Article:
In the beginning, when I was still fascinated by the fact that I had found my true co-conspirators in birds, almost anyone I talked to about it, this idea of playing music for birds, told me I should write about my experiences. I was fortunate enough to find a place to publish what I eventually wrote in Ted Rust’s Music For The Love Of It which he published online and also by subscription mailing for several years. The journal was primarily dedicated to the creation of chamber music, and Ted was an avid chamber musician and composer. His instrument was oboe, one of the birds in the orchestra. Although he has stopped publishing, Ted has been good enough to keep his archives alive and the link goes to the issue that carried my first published article.
Somewhere in those endless Google searches for “birds and music” I discovered Beatrice Harrison, a renowned British cellist whose recordings of playing her cello for the nightingales in her garden were broadcast over the BBC, which became known as The Cello and the Nightingales sessions.
I would have loved to have had a conversation with Luis Baptista, the famed ornithologist who had an ear for music and suggested that Mozart’s “Musical Joke” was inspired by his starling. Alas Dr. Baptista died in 2000, just when I was beginning to make my own connections between bird song and the music I was playing. You can listen to an interview with Dr. Baptista on Pulse of the Planet.
David Rothenberg has written the beautiful book, Why Birds Sing, in which he has thoroughly researched the connections between bird song and human music. He was inspired by his experiences of playing his clarinet with birds responding. And if you want to know more about bird song, there is no better introduction than The Singing Life of Birds by Donald Kroodsma, whose writing I first encountered in Living Bird, the quarterly magazine from the Cornell Lab of Ornithology. He wrote with such eloquence about the song of the Winter Wren I had chills down my spine.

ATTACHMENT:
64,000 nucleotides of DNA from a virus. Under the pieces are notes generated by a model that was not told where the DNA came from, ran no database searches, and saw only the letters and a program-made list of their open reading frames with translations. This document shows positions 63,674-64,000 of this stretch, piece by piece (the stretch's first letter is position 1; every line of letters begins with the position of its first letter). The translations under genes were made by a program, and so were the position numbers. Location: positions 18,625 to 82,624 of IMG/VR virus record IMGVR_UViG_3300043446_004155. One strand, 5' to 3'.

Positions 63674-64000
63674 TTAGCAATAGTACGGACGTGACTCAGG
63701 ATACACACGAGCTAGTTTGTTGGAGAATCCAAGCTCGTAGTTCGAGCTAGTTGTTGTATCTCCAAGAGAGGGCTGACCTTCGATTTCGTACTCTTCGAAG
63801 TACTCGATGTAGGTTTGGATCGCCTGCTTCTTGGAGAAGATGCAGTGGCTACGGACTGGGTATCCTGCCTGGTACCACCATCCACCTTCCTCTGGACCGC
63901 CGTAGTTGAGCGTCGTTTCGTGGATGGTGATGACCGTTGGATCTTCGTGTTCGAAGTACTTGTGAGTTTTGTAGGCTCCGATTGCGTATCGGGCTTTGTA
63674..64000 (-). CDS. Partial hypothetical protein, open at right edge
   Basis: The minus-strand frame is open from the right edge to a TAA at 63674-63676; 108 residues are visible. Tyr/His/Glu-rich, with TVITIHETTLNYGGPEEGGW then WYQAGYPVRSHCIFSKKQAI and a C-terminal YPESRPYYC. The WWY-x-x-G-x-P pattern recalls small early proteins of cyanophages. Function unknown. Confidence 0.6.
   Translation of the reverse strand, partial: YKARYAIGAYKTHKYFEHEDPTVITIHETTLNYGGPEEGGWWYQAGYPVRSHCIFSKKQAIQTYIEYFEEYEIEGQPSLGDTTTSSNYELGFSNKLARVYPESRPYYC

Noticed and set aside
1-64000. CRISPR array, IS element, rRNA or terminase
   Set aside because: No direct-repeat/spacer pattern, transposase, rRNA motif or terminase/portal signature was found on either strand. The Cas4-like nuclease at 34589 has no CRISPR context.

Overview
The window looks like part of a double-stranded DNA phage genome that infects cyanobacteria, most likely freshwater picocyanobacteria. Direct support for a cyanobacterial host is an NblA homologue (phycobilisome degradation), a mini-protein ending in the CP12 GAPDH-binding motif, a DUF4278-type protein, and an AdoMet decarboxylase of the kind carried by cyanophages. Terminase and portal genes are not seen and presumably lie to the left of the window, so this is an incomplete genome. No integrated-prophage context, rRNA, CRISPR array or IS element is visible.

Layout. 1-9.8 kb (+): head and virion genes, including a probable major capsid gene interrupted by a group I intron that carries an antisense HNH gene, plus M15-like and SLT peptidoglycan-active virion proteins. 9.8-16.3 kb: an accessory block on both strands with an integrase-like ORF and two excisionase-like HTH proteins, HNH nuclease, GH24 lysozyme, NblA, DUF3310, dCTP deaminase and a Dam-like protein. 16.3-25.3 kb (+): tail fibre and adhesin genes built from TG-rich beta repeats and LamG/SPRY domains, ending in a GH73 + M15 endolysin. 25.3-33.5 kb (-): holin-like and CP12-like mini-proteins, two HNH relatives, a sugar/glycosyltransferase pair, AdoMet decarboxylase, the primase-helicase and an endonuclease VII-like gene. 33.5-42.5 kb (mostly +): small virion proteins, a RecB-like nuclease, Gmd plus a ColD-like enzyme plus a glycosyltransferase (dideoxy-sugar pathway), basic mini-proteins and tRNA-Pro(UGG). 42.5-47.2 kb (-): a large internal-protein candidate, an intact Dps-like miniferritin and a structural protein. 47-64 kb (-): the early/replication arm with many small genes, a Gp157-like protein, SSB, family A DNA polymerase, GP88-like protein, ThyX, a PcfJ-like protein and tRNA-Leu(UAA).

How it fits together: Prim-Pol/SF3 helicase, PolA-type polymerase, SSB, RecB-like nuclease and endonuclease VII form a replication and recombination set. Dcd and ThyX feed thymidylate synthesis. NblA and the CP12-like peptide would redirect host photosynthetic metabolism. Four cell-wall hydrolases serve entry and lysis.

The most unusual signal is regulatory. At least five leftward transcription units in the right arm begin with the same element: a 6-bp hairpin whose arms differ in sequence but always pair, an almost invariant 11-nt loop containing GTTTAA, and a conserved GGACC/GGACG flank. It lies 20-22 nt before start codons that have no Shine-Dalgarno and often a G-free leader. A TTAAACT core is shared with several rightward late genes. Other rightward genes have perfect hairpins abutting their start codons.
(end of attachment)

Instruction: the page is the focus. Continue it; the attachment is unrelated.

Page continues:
I also had a brief correspondence years ago with John Baily, who studied ethnomusicology in Afghanistan for years. He wrote me the Afghans like to bring their caged birds to live music events for the birds to sing along, and that they believe that the birds are singing the many names of God.
As much as I am dismayed by how very few humans pay attention to birds, I am reminded that until I discovered birds personally, I did not acknowledge their existence either in the real world. But there is a lot of information out there, and now that bird intelligence is finally recognized (I suspect the idea of “birdbrain” was perpetuated by some humans who felt outwitted by birds), studies increasingly suggest we have far more in common with the avians than we thought. It was Fernando Nottebohm’s study of canaries and how they change their songs from year to year that caused scientists to reconsider their ideas about the human brain and cell regeneration.
Birds got me to think a lot more about music and how it all started, and how it is that we can share so well the indescribable experience that only music represents. I hear more music now that I’m listening to birds than I ever heard before, and I thought I was a musician. Birds have also taught me a lot about humans, not just by bird-human interactions, but by observing birds behaving among themselves: I am all too often reminded of our own “animal” instincts. But here I go again, straying off topic. I must go back to exploring the tape library where more hidden gems await transference into mp3 files.